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May 2019


Macro Views


The US economy may be past bottom now and we expect a rebound to 2.5% GDP growth in 2H 2019. Headwinds should fade as financial conditions ease, foreign growth improves, and trade and Brexit uncertainties subside. Globally, Chinese stimulus has shown through improved GDP and production data that should spill over to both EM and DM economies. Read More


US wage growth has remained subdued despite strong job data. Our analysis suggests that ~40% of wage growth is passed through to core inflation within two years. Though we have yet to see wages driving up core inflation, we think this poses a risk of a moderate overshoot of the Fed’s target. Read More

Monetary Policy

Global central banks have clearly taken a more dovish posture. In the US, we project one hike cumulative through the end of 2020. In Europe, we expect extended accommodation with a second set of targeted longer-term refinancing operations to start in September. Read More


We are watching for the potential impact of populism in the late May European Parliament (EP) elections. Eurosceptic parties are on track to achieve their strongest result yet, which may effectively bifurcate supranational governance. Simultaneously, the UK is also required to hold elections to the EP after accepting an Article 50 extension to October 31. If a Brexit deal is reached before May 22, the UK may reduce the likelihood of problematic scenarios. Read More

Market Views

Top O' The Market

Many investors today are seeking to preserve 2019’s sharp gains. With episodic volatility and US equities potentially normalizing to mid-single digit returns, we are favorable on diversified income strategies and buy-write as an approach to reorient returns toward income. Since 2000, annualized volatility on buy-write strategies were 15% lower than the S&P 500. Read More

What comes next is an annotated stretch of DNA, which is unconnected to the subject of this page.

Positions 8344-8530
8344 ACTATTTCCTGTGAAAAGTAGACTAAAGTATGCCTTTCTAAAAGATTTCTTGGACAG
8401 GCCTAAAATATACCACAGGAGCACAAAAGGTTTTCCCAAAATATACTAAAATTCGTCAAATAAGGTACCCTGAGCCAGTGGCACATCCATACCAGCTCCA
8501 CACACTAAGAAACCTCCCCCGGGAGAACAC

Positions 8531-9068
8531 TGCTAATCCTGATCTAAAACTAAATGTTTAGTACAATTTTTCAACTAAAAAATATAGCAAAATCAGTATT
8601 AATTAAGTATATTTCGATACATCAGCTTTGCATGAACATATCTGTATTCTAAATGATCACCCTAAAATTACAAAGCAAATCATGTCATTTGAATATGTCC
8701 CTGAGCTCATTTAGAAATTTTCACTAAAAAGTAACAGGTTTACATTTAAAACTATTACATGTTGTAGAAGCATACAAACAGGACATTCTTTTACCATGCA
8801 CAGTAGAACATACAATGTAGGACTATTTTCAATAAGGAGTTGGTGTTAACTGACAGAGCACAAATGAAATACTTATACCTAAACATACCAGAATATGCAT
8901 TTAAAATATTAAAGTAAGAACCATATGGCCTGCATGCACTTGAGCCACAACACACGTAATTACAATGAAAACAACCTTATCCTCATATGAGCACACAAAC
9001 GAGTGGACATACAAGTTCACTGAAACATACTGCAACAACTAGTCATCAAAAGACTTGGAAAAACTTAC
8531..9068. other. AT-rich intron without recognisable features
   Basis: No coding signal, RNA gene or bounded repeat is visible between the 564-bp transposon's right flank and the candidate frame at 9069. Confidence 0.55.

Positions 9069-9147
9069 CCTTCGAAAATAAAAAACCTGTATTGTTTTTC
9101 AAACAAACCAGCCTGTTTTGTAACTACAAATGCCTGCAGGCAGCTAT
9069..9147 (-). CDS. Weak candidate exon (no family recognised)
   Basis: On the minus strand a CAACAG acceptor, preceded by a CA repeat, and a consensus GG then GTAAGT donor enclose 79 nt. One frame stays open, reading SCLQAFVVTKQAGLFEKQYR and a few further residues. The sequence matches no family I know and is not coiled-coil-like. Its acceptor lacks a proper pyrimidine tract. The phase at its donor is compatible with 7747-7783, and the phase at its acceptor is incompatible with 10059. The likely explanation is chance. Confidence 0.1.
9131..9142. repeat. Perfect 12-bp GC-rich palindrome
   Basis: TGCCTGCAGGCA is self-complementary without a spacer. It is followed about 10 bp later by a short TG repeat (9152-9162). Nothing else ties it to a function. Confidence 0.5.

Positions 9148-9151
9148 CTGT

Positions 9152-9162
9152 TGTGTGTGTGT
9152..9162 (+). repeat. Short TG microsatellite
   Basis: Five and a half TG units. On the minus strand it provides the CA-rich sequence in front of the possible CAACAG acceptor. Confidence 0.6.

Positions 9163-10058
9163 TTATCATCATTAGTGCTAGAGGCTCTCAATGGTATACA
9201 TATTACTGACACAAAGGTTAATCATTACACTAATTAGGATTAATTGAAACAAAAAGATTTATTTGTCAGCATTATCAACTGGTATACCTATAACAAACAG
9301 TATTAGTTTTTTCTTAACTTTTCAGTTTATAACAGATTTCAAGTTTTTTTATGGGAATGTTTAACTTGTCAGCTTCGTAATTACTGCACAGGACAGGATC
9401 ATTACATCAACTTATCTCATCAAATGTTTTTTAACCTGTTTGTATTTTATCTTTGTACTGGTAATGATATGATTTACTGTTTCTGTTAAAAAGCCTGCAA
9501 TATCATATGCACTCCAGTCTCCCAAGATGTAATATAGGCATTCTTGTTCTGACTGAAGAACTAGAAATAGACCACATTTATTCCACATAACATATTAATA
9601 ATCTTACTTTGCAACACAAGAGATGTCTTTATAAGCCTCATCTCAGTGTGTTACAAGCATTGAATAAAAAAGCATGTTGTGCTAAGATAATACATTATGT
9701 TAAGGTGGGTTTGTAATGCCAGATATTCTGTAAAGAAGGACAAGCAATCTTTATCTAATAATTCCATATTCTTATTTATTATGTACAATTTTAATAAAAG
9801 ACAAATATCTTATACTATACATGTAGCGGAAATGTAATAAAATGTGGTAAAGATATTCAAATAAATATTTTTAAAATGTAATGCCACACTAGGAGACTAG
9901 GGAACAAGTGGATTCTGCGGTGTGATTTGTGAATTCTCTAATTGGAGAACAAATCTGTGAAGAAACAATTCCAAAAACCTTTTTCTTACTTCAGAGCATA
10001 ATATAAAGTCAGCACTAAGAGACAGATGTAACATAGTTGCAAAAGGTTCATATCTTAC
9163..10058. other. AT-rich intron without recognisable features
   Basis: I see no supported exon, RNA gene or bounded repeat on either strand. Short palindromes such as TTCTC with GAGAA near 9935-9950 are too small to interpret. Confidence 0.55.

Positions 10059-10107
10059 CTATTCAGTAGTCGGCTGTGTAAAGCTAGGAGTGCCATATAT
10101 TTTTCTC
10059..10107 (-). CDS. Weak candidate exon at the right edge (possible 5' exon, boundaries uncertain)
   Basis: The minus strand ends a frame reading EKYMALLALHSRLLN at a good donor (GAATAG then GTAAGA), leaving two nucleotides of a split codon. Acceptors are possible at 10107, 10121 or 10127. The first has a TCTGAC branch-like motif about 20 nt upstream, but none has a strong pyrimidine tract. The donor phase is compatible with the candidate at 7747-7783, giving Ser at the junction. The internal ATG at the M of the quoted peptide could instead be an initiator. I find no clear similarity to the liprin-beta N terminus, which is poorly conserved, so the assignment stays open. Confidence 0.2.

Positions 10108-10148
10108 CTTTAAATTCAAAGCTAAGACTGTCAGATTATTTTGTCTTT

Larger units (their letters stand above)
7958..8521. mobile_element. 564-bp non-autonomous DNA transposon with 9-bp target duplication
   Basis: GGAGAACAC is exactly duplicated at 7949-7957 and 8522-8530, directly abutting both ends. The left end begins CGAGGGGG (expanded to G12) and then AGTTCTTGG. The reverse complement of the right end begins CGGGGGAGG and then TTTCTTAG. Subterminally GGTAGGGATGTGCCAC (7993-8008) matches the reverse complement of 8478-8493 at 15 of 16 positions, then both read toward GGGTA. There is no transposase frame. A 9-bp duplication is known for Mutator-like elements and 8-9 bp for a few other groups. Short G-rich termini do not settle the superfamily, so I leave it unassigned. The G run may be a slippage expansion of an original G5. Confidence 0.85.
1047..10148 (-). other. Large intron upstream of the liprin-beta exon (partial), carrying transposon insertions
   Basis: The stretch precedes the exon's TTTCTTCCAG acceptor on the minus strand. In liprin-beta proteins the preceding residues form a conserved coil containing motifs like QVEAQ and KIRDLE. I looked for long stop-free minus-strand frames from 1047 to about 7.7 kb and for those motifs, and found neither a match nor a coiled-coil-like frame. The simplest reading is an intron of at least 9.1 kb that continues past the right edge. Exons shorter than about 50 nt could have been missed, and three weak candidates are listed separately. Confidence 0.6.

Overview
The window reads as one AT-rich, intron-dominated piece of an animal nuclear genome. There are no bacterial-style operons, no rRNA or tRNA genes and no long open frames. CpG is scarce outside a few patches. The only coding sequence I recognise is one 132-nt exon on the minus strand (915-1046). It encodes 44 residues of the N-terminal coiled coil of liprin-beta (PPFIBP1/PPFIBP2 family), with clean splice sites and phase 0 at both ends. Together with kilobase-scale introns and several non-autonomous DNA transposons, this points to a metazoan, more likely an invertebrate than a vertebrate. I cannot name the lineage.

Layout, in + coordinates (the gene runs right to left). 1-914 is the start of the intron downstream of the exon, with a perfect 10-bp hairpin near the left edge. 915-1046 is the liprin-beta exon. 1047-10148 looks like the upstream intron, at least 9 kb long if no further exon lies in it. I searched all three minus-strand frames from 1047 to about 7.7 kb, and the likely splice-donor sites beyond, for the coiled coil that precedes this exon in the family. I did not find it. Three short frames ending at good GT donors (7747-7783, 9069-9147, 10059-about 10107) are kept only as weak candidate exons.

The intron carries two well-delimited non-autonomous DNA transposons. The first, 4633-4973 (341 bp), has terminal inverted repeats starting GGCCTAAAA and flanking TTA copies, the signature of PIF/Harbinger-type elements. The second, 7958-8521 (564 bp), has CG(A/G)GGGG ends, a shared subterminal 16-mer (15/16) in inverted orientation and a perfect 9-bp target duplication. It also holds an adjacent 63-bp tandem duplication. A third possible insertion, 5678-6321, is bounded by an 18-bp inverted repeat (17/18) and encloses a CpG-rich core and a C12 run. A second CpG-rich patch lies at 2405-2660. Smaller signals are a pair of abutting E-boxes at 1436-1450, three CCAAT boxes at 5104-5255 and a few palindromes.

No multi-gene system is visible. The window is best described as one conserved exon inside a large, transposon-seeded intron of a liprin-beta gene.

Buyback Ban

Share buybacks have been elevated in the political discourse though the trend in cash returns is relatively on par since 1880. Over the last 15 years, buybacks have enhanced EPS above earnings by 2.5%. If buybacks were eliminated, cash would be redirected to the next most efficient use – dividends, M&A, debt reduction, but not likely new capital expenditure. Read More


This year’s positive returns in US equities and fixed income underscore the risk of positive asset correlations. We would highlight that globally, negative stock/bond correlation is still the trend. Our analysis suggests that shocks related to monetary policy, labor, and inflation tend to move markets together, while growth, trade, and demand tend to drive them apart. Read More

Japan Upgrade

Japanese equities are well-positioned in our view to benefit from recovering global growth. Light foreign positioning, improved profitability and return on equity, and reduced valuations make an attractive case. Read More

Muni Moves

Municipal technicals continue to be supported by 1) investors’ search for tax-free yield following the 2017 tax legislation, and 2) moderate new issue supply. We expect this favorable backdrop to persist with supply remaining low. In this market, we prefer the relative cheapness of longer-dated bonds over shorter-dated ones, and remain constructive on credit. Read More

Munis in Focus

Favorable technicals and solid fundamentals in municipal bonds have driven strong 2019 fund inflows. We expect the attraction of munis to continue, as demand remains strong and issuance is subdued. From an investment standpoint, the steepness of the muni curve relative to Treasuries offers potential opportunity to earn excess term premium. And the widening of the HY muni to IG muni yield differential to 259 bps, its highest in a year, points to credit diversification that may be well compensated.1

More ‘bang for your buck’

On a tax-equivalent basis, AAA-rated munis have continued to outyield Treasuries, and BBB-rated muni credit has remained attractive relative to other spread sectors. We believe adding credit to a muni portfolio may offer diversification and the opportunity to boost income.

Source: Bloomberg Barclays and GSAM.

Subdued supply

Lower issuance means supply is on track to undershoot the five-year average. Much of this is due to the elimination of tax-exempt advance refundings, which totaled ~15% of the issuance pool, as part of the Tax Cuts and Jobs Act in 2017. As a result of the reduced refunding flexibility, we believe that going forward we may see a gradual shift towards issuances with shorter maturity and bullet structures, further emphasizing the need for a dynamic approach.

Source: BondBuyer and GSAM.

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